Descendants remember Morley mining disaster
NEARLY 60 people gathered on Sunday to remember the 34 men and boys who lost their lives in Morley’s worst disaster.
A service was held at the National Coal Mining Museum for England in Wakefield, 140 years to the minute that a massive explosion ripped through Morley Main Colliery in Albert Road.
The explosion at 2pm on October 7, 1872 killed 34 men and boys, injured 30 more and killed 11 pit ponies.
Though the impact on the community was huge, members of Morley Community Church were shocked to learn recently there was no memorial of the disaster anywhere in town.
As a result they set about organising Sunday’s service which marked the anniversary and included the unveiling of a memorial tapestry sewn over many months by members of the Morley Elderly Action Craft Group.
The service held deep underground in the museum’s pit, included retired local miners, relatives of those who lost their lives, members of the craft group and invited guests including MP for Morley and Outwood Ed Balls.
Retired local miner Neil Brittlebank read the roll of the victims which included James Wood, the grandfather of 91-year-old Edith Hardy who was accompanied down to the coal face by the Mayor of Morley Coun Andy Dalton.
James Wood’s body was the last to be brought to the surface and he left a pregnant widow and four children.
Also attending was Mrs Karen Ellis whose great great grandfather was George Bell, 31, who perished in the disaster. He also left a widow and two children.
Coun Dalton recounted that the disaster killed 34 men and 11 pit ponies, that one quarter were teenagers and that some families were bereaved twice over.
In total 13 women lost their husbands, 50 children were left fatherless and five elderly dependents were left unsupported.
The memorial service was led by Ian Dring from the UK committee of the International Miners Mission who had travelled from the Midlands to take the service.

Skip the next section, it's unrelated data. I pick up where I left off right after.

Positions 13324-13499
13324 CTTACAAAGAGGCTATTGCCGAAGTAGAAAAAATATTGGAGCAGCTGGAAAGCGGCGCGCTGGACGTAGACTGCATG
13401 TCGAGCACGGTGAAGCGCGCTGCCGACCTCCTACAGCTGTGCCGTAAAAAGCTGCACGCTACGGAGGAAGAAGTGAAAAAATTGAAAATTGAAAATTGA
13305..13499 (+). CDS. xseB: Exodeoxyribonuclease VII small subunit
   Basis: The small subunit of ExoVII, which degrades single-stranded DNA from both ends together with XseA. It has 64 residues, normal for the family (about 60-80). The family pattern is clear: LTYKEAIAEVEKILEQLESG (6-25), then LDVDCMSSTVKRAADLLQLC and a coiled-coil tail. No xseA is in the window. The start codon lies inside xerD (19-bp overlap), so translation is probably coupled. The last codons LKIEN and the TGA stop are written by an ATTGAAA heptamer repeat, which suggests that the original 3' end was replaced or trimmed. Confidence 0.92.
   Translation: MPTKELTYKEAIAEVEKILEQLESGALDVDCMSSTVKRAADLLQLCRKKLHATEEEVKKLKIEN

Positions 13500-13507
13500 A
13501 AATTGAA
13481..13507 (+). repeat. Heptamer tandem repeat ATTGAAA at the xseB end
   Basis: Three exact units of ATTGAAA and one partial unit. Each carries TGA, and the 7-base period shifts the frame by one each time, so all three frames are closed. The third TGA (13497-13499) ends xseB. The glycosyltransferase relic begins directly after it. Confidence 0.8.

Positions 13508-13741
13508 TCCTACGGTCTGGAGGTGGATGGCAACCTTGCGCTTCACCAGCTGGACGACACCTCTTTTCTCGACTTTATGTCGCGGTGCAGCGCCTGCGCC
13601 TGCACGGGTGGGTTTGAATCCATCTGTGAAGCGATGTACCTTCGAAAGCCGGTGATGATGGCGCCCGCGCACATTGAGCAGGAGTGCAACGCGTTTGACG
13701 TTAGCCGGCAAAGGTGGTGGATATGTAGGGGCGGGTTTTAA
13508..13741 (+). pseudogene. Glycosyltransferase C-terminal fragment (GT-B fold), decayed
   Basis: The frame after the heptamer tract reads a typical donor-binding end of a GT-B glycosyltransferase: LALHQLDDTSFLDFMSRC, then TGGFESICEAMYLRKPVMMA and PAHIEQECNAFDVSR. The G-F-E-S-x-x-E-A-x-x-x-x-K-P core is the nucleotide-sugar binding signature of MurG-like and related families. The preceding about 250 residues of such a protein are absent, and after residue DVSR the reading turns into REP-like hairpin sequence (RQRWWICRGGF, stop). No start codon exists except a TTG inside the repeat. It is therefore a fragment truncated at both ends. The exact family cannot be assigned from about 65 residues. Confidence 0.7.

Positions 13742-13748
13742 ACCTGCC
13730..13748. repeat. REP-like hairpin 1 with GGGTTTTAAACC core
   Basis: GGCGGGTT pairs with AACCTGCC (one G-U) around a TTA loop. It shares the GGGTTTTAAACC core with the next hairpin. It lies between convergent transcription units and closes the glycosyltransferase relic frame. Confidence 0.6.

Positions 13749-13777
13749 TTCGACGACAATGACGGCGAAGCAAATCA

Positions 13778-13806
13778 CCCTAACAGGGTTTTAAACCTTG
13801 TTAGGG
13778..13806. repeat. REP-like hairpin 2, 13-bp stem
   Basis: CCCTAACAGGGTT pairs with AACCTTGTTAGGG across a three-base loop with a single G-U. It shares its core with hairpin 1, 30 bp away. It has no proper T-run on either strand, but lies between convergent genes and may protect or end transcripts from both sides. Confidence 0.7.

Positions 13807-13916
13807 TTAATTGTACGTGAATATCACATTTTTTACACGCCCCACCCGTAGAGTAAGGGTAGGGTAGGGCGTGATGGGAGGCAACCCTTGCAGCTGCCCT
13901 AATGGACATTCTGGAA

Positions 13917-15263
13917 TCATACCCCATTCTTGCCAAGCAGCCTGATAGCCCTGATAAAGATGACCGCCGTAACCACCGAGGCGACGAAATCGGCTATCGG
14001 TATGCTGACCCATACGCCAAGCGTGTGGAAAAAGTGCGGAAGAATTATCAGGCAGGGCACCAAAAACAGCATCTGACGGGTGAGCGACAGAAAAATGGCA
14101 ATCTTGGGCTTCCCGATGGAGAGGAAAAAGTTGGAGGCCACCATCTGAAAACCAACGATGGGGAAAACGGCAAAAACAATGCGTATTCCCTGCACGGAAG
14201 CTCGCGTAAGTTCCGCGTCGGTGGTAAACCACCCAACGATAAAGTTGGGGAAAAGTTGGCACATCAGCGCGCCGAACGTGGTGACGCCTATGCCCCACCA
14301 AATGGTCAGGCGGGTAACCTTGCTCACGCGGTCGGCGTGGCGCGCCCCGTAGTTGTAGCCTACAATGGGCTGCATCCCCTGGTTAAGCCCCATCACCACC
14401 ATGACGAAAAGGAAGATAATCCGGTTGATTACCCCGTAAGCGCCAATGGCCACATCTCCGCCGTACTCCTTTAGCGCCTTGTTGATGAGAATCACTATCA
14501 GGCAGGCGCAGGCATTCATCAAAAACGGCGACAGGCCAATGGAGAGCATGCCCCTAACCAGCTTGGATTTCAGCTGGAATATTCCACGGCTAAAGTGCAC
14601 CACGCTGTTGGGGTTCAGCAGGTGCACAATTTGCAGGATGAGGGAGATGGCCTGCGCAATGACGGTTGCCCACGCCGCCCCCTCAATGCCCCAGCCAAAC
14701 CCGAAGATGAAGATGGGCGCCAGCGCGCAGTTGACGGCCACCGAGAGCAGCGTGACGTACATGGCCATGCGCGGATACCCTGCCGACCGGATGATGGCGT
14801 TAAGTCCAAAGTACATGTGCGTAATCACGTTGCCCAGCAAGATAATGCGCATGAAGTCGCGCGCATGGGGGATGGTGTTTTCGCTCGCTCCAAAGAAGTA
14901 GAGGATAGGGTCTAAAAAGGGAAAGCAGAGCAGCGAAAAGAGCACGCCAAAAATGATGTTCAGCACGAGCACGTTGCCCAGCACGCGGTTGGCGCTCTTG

Other members of the Miners Mission had travelled from as far as Chelmsford and Oxford to take part.
Rev Captain Stephen Wright who is the minister of Morley Community Church and the Mayor’s chaplain said they had been amazed at the interest and response to the event and it has been a great privilege for the church to partner with so many people and organisations.
He said: “This was an awful disaster and the town has been able to come together to pay respect to the memory of those who perished.
“We have also been reminded our town of the great sacrifices made in previous generations during the course of their daily work. Hopefully the enormity of this disaster will now remain in the public memory for a long time to come”
The memorial tapestry displays the winding gear of Morley Main Colliery surrounded by the names and ages of all the victims.
Church members hope it can be used by local schools as part of their history studies before it is put on permanent display in Morley Town Hall.
As part of proceedings, Mrs Senior of King Street made a presentation of a safety lamp and patent documents devised by her great grandfather William Best.
William Best worked in the pit lamp room at the time of the disaster. He subsequently devised an improved safety lamp and went into production.
His company was later known as Hailwood and Ackroyd which was one of the major employers in the town for decades.
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